VIC, AU - Serviceton Railway Station

 
  bevans Site Admin

Location: Melbourne, Australia


Serviceton is an interesting place to visit but I was not aware there was ever a NG service to the location.


Discussion for Serviceton Railway Station

Sponsored advertisement

  allan Chief Commissioner

The 3'6" line was the Eastern limit of the SAR South-East system.
  bevans Site Admin

Location: Melbourne, Australia
The 3'6" line was the Eastern limit of the SAR South-East system.
allan



Thanks Allan and this was into the platform?  Do you remember the years in which it operated please?
  justapassenger Minister for Railways

The narrow gauge went to Wolseley, not Serviceton.
  don_dunstan The Ghost of George Stephenson

Location: Adelaide proud
The narrow gauge went to Wolseley, not Serviceton.
justapassenger
I had the same thought too - narrow gauge from Mount Gambier and Narracorte terminated at Wolseley until the 1950's when it was converted to broad gauge.
  allan Chief Commissioner

The 3'6" line was the Eastern limit of the SAR South-East system.

Thanks Allan and this was into the platform?  Do you remember the years in which it operated please?
bevans
I didn't remember because I never knew!

According to WH Callaghan ("The Overland Railway"), the 3'6" track was laid as the station was built (1885), without passenger access to the station, and was taken up in 1898, the Privy Council, by then, having decided that Serviceton was in Victoria.
  duttonbay Minister for Railways

According to WH Callaghan ("The Overland Railway"), the 3'6" track was laid as the station was built (1885), without passenger access to the station, and was taken up in 1898, the Privy Council, by then, having decided that Serviceton was in Victoria.
allan
Mixed gauge existed from Wolseley to both Bordertown and Serviceton. The former was the original break-of-gauge station for traffic to the South East, while the latter was presumably so any traffic offering to destinations on the Mt Gambier line wouldn't require transshipping. Unsuprisingly there was little demand for NG at Serviceton. The NG at Bordertown hung around until 1914 or thereabouts.
  bevans Site Admin

Location: Melbourne, Australia
On a trip to Adelaide in May 2016 with @Michelle12 I took some these:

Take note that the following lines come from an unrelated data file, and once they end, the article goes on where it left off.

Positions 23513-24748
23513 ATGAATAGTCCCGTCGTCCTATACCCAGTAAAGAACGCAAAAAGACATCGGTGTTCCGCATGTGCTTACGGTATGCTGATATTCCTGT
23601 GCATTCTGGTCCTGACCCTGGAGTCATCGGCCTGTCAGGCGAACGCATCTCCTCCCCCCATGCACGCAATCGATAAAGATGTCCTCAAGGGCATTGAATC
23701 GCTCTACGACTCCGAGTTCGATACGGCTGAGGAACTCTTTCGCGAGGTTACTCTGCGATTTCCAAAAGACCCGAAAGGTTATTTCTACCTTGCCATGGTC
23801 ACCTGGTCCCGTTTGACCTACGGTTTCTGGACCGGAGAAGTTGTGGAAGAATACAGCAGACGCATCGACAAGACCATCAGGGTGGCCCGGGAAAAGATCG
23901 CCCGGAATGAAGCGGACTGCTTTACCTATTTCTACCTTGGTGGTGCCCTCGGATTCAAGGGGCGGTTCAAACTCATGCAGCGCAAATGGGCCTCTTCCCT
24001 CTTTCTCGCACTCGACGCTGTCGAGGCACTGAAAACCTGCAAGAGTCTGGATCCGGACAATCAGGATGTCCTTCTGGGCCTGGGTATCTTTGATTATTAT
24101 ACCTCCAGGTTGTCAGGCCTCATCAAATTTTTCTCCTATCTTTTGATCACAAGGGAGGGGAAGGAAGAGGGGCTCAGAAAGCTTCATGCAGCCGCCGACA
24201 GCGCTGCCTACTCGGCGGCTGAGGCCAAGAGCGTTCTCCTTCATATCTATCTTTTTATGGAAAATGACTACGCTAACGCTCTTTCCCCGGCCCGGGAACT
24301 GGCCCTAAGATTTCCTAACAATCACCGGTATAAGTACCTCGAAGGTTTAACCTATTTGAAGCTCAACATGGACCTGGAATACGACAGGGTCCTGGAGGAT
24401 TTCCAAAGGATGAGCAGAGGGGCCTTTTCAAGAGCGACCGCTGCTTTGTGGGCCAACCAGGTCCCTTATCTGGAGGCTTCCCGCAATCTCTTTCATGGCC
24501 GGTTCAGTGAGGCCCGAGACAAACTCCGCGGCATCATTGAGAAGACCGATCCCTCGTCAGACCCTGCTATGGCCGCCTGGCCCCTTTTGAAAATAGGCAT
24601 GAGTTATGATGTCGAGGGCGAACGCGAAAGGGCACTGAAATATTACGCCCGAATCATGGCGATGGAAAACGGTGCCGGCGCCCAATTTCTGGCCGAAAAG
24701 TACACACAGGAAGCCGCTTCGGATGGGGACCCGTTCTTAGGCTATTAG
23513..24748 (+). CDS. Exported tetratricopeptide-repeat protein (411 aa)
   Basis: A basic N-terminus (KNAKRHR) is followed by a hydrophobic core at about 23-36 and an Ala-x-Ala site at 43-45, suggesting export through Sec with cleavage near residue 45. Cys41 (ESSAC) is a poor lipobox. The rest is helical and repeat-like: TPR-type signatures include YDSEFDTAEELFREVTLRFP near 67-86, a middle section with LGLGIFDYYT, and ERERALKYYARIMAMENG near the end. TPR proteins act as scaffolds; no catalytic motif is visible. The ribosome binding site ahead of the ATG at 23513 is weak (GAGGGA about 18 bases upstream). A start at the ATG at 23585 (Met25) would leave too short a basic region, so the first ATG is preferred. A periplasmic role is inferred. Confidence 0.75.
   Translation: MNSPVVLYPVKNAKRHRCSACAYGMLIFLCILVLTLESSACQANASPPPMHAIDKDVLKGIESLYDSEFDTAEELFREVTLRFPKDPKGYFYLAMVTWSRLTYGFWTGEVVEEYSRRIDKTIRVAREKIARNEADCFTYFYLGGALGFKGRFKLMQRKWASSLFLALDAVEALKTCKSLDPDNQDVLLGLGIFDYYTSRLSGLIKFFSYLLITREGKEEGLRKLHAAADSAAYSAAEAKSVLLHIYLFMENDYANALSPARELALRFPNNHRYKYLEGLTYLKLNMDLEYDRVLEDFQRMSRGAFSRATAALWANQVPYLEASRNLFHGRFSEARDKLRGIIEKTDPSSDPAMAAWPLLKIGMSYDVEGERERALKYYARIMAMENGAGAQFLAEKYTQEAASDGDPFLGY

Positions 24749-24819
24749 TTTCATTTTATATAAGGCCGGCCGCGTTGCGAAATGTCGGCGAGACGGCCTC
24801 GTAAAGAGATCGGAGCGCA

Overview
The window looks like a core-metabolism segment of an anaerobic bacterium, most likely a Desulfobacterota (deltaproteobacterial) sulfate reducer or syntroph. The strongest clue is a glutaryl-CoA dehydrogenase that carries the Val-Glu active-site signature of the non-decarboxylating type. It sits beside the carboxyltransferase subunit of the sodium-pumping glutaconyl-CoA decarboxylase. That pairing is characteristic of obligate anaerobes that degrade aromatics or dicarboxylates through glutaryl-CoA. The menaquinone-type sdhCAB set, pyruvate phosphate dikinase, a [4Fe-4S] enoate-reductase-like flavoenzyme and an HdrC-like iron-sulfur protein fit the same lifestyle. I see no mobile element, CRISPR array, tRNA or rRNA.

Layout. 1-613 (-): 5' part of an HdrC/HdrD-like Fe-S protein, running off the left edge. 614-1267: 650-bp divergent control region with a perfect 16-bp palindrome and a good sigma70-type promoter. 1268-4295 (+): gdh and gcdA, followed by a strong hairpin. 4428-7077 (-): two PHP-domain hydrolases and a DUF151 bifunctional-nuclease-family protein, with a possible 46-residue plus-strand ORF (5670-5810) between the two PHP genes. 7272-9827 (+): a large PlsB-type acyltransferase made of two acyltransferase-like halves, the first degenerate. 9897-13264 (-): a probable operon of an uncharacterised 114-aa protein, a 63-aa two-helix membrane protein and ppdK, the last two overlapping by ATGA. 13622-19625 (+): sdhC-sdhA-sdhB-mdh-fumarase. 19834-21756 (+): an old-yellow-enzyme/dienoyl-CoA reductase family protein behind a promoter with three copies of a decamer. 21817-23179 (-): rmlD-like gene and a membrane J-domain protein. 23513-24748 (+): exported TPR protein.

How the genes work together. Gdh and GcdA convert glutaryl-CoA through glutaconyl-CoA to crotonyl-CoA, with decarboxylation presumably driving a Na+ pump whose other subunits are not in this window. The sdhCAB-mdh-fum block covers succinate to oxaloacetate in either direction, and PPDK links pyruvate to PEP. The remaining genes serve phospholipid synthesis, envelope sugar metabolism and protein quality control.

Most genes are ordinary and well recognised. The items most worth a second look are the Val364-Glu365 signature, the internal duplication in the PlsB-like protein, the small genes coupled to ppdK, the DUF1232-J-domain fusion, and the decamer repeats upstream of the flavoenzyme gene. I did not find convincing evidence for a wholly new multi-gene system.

bevans Site Admin

Location: Melbourne, Australia
And following on:










  don_dunstan The Ghost of George Stephenson

Location: Adelaide proud
According to WH Callaghan ("The Overland Railway"), the 3'6" track was laid as the station was built (1885), without passenger access to the station, and was taken up in 1898, the Privy Council, by then, having decided that Serviceton was in Victoria.
Mixed gauge existed from Wolseley to both Bordertown and Serviceton. The former was the original break-of-gauge station for traffic to the South East, while the latter was presumably so any traffic offering to destinations on the Mt Gambier line wouldn't require transshipping. Unsuprisingly there was little demand for NG at Serviceton. The NG at Bordertown hung around until 1914 or thereabouts.
duttonbay
Very surprising, I had a vague recollection about the narrow-to-broad gauge trans-shipment and passenger-change point being in Bordertown but I didn't know that it also extended the other way to Serviceton.
  Lad_Porter Chief Commissioner

Location: Yarra Glen
Shades of another era .....

  C2 Junior Train Controller

Been their in 87 I Think anyway the guided tour I did in 2000 was showing me around the grounds explaining where turntable and yards and the A2 stack was. But what I lked was sometimes the basement was a temporary gaol for convicts moved between the two counties. I think again the survey mob stuffed up in 3 ways or where vic/Sa border hits NSW. Never knew narrow gauge came to Serviceton. The whole country should of been 3'6 the high speed width.
  Lad_Porter Chief Commissioner

Location: Yarra Glen
I was told that the basement was also sometimes used as a morgue.
  bevans Site Admin

Location: Melbourne, Australia
I was told that the basement was also sometimes used as a morgue.
Lad_Porter

Entrance to the basement was/is via the rear (or is it front) of the station. Non rail side.

  david harvey Chief Train Controller

Location: Bairnsdale Wharf Line
According to WH Callaghan ("The Overland Railway"), the 3'6" track was laid as the station was built (1885), without passenger access to the station, and was taken up in 1898, the Privy Council, by then, having decided that Serviceton was in Victoria.